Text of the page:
New Delhi, Nov 4 (IANS) It has changed the face of primetime Indian television viewing. After logging more than 1,800 episodes in over eight years, Star Plus' epochal TV serial 'Kyunkii Saas Bhi Kabhi Bahu Thhi" dies a 'legal death' Thursday.
'Kyunkii...', which triggered a flurry of similar saas-bahu sagas, and spun improbable plots around the emotions of love, joy, anger, anxiety, contemplation, grief, fear and terror - even amnesia, death, rebirth and murder - bids adieu after losing a court battle to Star Plus.
The twisted saga of the traditional Gujarati family of the 'Viranis' had kept audiences across India as well as in Pakistan and Afghanistan glued to their television sets from 10.30 p.m. to 11 p.m. from Monday-Thursday since its launch in Oct 3, 2000. Now, fans are wondering how to fill the vacuum.
Star Group's SGL Entertainment Ltd had last month told Balaji Telefilms, makers of the serial, that since viewership had plummeted, the show should be taken off the air. However, Balaji filed a case against the channel and said it was a breach of contract as it had signed on for episodes till March 2009. Balaji, owned by TV tycoon Ekta Kapoor, lost the case on Monday.
'Kyunkii..' began losing out on TRPs due to more innovative scripts and fresh shows on new channels.
Sudha Khanna, a 69-year-old grandmom, is disappointed at the ending of the serial. 'I don't know how I shall spend that late evening time slot now. Watching 'Kyunkii..' had become a part of my life and I looked forward to what new twists the show would bring.'
Says Avinash Shah in another vein: 'I feel quite relieved now that the serial is ending. You know the women in the house would keep the TV remote in their hands to watch the serial and we men never got to watch news or other shows.'
'Kyunkii...' was instrumental in changing the fortunes of Star Plus at a time when the channel was struggling for Television Rating Points (TRPs) due to its lack of original Hindi programming. A majority of its shows were dubbed versions of syndicated American sitcoms. The channel lagged behind in the Indian television industry, which was then ruled by Zee and Sony Entertainment Television.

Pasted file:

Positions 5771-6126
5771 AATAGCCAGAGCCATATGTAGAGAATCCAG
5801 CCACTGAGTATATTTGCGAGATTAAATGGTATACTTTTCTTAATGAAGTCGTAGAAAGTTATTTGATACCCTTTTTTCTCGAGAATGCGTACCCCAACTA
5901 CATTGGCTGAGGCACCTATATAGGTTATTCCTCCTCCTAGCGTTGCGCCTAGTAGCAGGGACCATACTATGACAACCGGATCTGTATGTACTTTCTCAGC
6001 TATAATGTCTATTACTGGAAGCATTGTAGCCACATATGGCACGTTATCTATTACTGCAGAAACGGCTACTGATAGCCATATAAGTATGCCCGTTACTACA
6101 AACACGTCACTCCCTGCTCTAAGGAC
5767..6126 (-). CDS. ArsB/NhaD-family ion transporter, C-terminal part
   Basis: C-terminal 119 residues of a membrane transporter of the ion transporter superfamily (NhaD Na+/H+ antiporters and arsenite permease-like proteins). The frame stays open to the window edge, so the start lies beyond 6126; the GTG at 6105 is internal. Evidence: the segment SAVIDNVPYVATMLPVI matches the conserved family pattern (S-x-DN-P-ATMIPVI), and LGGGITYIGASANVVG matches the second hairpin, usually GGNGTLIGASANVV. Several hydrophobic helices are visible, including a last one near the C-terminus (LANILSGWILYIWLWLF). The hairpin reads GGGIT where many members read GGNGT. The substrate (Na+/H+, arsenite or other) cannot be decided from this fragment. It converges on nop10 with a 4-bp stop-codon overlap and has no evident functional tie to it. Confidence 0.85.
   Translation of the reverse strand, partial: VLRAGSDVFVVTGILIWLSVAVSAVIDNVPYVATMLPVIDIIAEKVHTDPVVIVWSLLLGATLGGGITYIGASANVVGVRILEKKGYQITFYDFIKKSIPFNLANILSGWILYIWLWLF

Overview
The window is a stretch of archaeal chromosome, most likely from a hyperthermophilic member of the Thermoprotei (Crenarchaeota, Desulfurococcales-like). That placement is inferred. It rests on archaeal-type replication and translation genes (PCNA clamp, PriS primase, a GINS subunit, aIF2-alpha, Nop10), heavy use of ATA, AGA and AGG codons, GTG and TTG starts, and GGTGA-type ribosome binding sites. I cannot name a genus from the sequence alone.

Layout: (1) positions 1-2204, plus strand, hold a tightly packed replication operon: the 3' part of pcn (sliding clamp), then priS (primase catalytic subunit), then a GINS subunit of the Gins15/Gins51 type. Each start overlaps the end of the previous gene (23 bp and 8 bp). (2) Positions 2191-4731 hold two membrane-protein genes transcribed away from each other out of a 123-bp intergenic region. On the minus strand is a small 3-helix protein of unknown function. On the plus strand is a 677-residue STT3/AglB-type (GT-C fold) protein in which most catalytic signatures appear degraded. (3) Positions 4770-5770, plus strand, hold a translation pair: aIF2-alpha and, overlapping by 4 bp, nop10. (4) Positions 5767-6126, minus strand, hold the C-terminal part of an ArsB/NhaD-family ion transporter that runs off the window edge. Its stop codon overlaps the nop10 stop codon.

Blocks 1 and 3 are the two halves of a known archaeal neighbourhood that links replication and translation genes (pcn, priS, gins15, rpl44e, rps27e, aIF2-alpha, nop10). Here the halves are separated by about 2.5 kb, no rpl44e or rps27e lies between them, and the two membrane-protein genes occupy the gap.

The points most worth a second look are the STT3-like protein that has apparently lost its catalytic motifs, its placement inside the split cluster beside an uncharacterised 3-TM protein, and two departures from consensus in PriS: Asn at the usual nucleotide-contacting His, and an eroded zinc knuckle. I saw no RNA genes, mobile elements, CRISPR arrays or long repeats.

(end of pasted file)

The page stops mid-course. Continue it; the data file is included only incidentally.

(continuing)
The initial title song of the show - 'Rishton ke bhi roop badaltey hain..' is still etched in the minds of viewers with Tulsi Virani, the protagonist, clad in a green-blue sari, introducing the house members to the audience.
Within a few months of its debut, 'Kyunkii...' achieved the status of a trendsetter.
In 1,834 episodes, 'Kyunkii' has dealt with five generations of the Virani family that were subjected to two 20-year generational leaps. The show had almost 100 characters, who played different roles and gave the small screen actors like Smriti Irani, who became a houseshold name as Tulsi. Veteran actress Sudha Shivpuri also became extremely popular as Baa. Her age could be calculated as '106' after having seen so many generations of her family.
The show's popularity reached its zenith when Mihir Virani, one of the pivotal characters, suffered an untimely death. It led to near hysteria among viewers, and angry mobs gathered outside Balaji Telefilms' studio in Mumbai demanding the character be reinstated.
The episode in which Tulsi shoots dead her own son Ansh was one of the most expensive scenes shot for Indian television till date due to its special effects.
'Kyunkii...' also took a dramatic turn when Smriti Irani was asked to leave the show by Ekta Kapoor. While Smriti was away on a 10-month hiatus, another popular actor, Gautami Kapoor, played her character. Later, Ekta brought back Smriti to the show earlier this year. However, it did not help in raising its dipping ratings.
The show that continued to have double digit TRPs for more than five years - even crossing the 20- TRP mark at one time - began to slide somewhere towards last year, and the dip became more prominent this year.
Fans are going to mope for sometime till something else keeps them hooked. 'Aap ki Kachehri' with super cop Kiran Bedi, replaces the serial.ALSO READ: Ekta Kapoor - "I think I came at a time in India when women were finding their voice"